Well, like a pp, I was a music major, and, while I loved it, I realized while in college that if I practiced, tried to support myself, and tried to find a job, that would pretty much take up all my time, and having a family may or may not ever happen.
So I went to law school, because I figured there were a lot of things I could do with the degree, and it would always put food on the table.
I started out in criminal defense, burned out on that, and tried civil litigation for awhile. Big mistake, at least for me. I am just not detail oriented enough for civil work. From there, I worked for a telecommunications consulting firm for four years, from 1998-2002, when the bottom really dropped out of the telecom industry. Oh, yeah, and my boss came at me in a rage and one of my co-workers thought he was going to smack me. I loved telecom, but work in the industry around here is pretty scarce.
So, I went back to the one thing I knew I could do, which was criminal defense. To my surprise, I had grown alot in the intervening years, and now loved it. I even enjoyed court work, which I had hated before. I tried my hand at starting my own firm, while supplementing income doing court coverage for others, but gave that up while ttc dd1 because it was just too stressful waking up in the middle of the night wondering if I had committed malpractice that day.
Once dd was born, I quickly realized going back to work outside the house, even part -time, which had been the plan, was no longer an option for me. So I called my employer and asked her if I could just write some briefs from home for her for awhile. Her response was a wonderful, "of course, you have waited too long for that baby, you can't leave her yet." Wow. So, I started writing for her, and she discovered it was great having me always at her beck and call as a constant resource for writing or for looking up misc. statutes and case law while she was in court. And she started putting my name out there, and I started writing for other attorneys too, and now I have my own business doing writing and research work for other attorneys. I get to stay at home with my kiddo and work in my jammies. And still make payments on my student loans.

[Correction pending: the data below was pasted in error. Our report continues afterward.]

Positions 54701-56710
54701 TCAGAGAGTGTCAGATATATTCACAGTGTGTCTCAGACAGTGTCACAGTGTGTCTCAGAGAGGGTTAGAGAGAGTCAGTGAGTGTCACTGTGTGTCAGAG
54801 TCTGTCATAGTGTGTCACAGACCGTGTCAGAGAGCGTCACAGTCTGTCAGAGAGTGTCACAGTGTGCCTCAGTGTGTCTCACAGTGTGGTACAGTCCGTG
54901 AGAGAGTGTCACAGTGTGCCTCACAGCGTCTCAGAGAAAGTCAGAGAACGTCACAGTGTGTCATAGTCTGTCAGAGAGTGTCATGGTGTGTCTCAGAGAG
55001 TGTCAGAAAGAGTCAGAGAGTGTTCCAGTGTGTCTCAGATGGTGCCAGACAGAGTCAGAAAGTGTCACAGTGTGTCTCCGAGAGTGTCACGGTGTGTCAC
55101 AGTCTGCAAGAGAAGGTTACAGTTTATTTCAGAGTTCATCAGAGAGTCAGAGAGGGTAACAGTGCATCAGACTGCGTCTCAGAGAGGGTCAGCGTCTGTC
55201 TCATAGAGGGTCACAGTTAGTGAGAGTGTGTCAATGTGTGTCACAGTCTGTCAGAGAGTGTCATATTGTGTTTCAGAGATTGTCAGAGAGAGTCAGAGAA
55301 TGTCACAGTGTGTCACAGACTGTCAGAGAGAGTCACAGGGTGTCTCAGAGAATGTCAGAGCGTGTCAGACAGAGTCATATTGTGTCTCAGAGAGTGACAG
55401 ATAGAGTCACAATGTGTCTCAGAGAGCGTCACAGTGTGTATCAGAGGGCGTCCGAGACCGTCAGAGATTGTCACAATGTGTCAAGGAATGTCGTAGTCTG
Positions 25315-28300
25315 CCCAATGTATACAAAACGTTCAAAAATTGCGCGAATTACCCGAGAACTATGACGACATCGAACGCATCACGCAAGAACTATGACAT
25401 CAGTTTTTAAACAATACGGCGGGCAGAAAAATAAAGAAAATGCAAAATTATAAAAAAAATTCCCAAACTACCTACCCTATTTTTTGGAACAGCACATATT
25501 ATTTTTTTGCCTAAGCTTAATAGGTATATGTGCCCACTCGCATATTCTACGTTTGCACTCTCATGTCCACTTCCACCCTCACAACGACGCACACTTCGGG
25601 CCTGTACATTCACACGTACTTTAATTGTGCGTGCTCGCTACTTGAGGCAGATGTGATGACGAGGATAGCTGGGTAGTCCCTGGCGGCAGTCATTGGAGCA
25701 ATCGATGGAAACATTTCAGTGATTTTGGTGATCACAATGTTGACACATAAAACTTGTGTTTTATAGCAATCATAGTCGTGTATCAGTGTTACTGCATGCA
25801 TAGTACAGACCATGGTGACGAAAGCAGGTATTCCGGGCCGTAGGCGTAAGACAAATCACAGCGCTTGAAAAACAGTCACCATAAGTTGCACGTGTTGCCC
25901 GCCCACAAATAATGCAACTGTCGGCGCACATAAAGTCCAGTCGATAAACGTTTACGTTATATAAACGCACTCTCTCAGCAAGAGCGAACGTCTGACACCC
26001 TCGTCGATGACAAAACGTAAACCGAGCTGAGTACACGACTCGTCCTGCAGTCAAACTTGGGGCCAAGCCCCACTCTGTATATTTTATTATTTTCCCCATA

Luckily, I really love research and writing, and I have been able to price my services such that a lot of smaller firms (mostly solo practitioners) find it more economical to hire me than to do the work themselves. I make a comfortable living working part time. Yeah, I could make more money if I really pushed it, but the whole idea of being home for me was to balance work and family. So I work mostly when the nanny comes in the afternoons, and can spend time with dd in the mornings.
I think that answers most of the op's quesitons.
Vivian, as for the job fairs, I would definitely go, if your pg will allow. And ita with the pp's advice about being prepared to explain how you will combine a career and motherhood. And you might want to throw something in there about child spacing, too, so that they will know whether mat. leave will figure into your first year or two with their firm. (I think you picked a great concentration for combining work and family, btw. I have done a little defense work on a nearby reservaton for private clients and I was struck by how family-friendly the courts seemed to be.)